Boisduval's Blue 

Plebejus icarioides (Boisduval) 


Yaeger Mesa, Orange County, CA (Charles Slater, Sandra and Ron Huwe)

Lepidoptera: Lycaenidae

© Peter J. Bryant.
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© Charles Slater

Characteristics: At first glance, males closely resemble those of the Southern Blue (Glaucopsvche lygdamus australis). The ventral hind wing, however, is nearly devoid of spots, nearly always present on the ventral hind wing of the Southern Blue. The female has brown and some blue scaling on the dorsal wing surface, with brown marginal markings.

Habitats, Behavior: The Trabuco Blue is almost always found associated with the presumed larval foodplant, Bush Lupine (Lupinus excubitus variety hallii). It has also been seen near streams, taking up required nutrients and/or water from the damp sand or mud.

Distribution: The "Trabuco Blue" is currently known from several locations in Trabuco Canyon and was first taken in Holy Jim Canyon at elevations ranging from 1800 to 3000 feet. Ron Vanderhoff has taken specimens of the Trabuco Blue in a side canyon of Silverado Canyon. A closely-related population is located on the northwest slope of Santiago Peak at an elevation of 5000 feet, but specimens from there have much darker VHW markings.

Flight Period: The Santa Ana Mountains populations are known to fly from late April into the middle of June.

Larval Foodplant: The "Trabuco Blue" has thus far only been found in association with Bush Lupine (Lupinus excubitus var. hallii), and this is almost certainly the larval foodplant.

Other Remarks: These unique populations were first brought to my attention through two specimens in the collection of Theodore Hower, captured in June, 1930 in Holy Jim Canyon. In 1974, Charles Sexton located a colony at Yaeger Mesa and other populations have since been located in the Santa Ana Mountains of Orange County. A colony on Lupinus excubitus  was found at Yaeger Mesa on May 7, 1999 by Charles Slater, Sandra and Ron Huwe.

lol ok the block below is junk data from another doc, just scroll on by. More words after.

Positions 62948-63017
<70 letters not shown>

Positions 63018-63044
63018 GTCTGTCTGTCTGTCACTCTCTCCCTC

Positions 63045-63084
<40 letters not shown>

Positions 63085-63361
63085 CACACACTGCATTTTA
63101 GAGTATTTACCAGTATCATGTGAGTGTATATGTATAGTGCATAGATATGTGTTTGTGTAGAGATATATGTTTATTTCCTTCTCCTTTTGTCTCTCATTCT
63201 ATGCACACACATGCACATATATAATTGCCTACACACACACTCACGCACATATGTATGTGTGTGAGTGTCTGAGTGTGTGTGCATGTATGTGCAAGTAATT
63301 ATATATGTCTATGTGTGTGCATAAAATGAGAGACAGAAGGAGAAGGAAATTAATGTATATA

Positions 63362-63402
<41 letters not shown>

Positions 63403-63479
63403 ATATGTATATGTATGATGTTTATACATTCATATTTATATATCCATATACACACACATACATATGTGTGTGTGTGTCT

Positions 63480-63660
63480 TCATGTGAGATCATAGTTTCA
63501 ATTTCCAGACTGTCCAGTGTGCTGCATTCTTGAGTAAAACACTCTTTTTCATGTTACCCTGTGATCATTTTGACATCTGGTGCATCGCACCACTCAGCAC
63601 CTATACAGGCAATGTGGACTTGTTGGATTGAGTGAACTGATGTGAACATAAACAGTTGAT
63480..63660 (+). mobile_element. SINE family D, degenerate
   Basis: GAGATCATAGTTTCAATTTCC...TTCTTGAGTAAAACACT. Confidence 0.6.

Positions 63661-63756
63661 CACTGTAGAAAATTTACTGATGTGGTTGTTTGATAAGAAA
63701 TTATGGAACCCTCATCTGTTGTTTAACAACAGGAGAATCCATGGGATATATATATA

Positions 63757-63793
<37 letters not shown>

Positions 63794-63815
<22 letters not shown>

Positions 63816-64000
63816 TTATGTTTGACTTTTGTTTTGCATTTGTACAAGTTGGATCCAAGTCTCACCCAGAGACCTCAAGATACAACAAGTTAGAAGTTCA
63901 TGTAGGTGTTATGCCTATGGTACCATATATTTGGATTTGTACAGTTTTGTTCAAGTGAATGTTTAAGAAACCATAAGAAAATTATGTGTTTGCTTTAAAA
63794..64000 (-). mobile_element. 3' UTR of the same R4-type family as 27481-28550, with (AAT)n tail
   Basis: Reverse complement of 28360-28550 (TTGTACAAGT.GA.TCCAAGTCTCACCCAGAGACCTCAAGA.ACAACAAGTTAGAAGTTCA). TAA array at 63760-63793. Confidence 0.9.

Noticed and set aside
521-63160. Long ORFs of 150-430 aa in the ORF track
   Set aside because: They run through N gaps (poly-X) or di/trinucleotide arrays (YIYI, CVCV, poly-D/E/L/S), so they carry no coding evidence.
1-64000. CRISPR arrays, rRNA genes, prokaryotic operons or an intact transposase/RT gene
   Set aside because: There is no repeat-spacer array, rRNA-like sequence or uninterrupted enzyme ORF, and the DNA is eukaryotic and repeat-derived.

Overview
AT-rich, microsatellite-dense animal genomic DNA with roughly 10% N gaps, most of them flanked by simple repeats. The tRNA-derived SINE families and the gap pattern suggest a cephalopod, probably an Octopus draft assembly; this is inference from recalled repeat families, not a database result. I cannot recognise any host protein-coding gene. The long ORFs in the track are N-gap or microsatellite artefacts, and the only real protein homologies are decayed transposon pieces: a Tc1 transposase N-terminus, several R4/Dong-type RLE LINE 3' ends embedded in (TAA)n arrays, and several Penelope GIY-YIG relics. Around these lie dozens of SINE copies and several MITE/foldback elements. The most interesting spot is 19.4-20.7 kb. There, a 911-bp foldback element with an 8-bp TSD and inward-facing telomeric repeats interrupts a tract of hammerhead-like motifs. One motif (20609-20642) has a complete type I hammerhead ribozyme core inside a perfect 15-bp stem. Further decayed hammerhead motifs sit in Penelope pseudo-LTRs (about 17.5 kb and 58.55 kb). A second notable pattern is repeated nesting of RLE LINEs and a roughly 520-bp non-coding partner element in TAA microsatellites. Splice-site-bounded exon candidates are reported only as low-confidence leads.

The species itself (Plebejus icarioides) is found throughout the western states. The subspecies evius is generally distributed throughout the montane areas of southern California, usually at intermediate elevations, and almost always closely associated with a lupine foodplant. The "Trabuco Blue", differs from true evius by the general lack of black spots on the VHW surface. In addition, this unique butterfly inhabits elevations much lower than true evius.

Although the "Trabuco Blue" does differ from the southern California subspecies evius, the Trabuco and Silverado Canyon icarioides populations probably do not warrant a distinct subspecific name. Downey (in Howe, 1975) has questioned the validity of some subspecies of icarioides after experiments in which individuals reared in environmental conditions not typical of their normal habitat, exhibited abnormal wing patterns typical of other named subspecies from other areas. An enterprising lepidopterist familiar with rearing techniques could shed much light on this interesting subject by confining fertile females of the "Trabuco Blue", collecting eggs, and rearing the resultant larvae in temperature and humidity conditions different than what occurs in the native habitat. The adults thus reared could be compared with specimens of icarioides evius in order to determine if they still resemble typical Santa Ana Mountain specimens or perhaps possess the heavier maculation on the ventral surfaces typical of icarioides evius.

The biggest problem in rearing icarioides at this time, however, is the problem of obligatory larval diapause; the species in nature overwinters in the larval stage. Many larvae die in the laboratory during this period, and artificial means for breaking diapause in this species have not been totally successful. In nature, diapause extends through the summer, fall, and winter months for this butterfly.

From Orsak, L. J. (1977). The Butterflies of Orange County, California. Center for Pathobiology Miscellaneous Publication #3. University of California Press, New York. 349pp. with updates by Peter Bryant.

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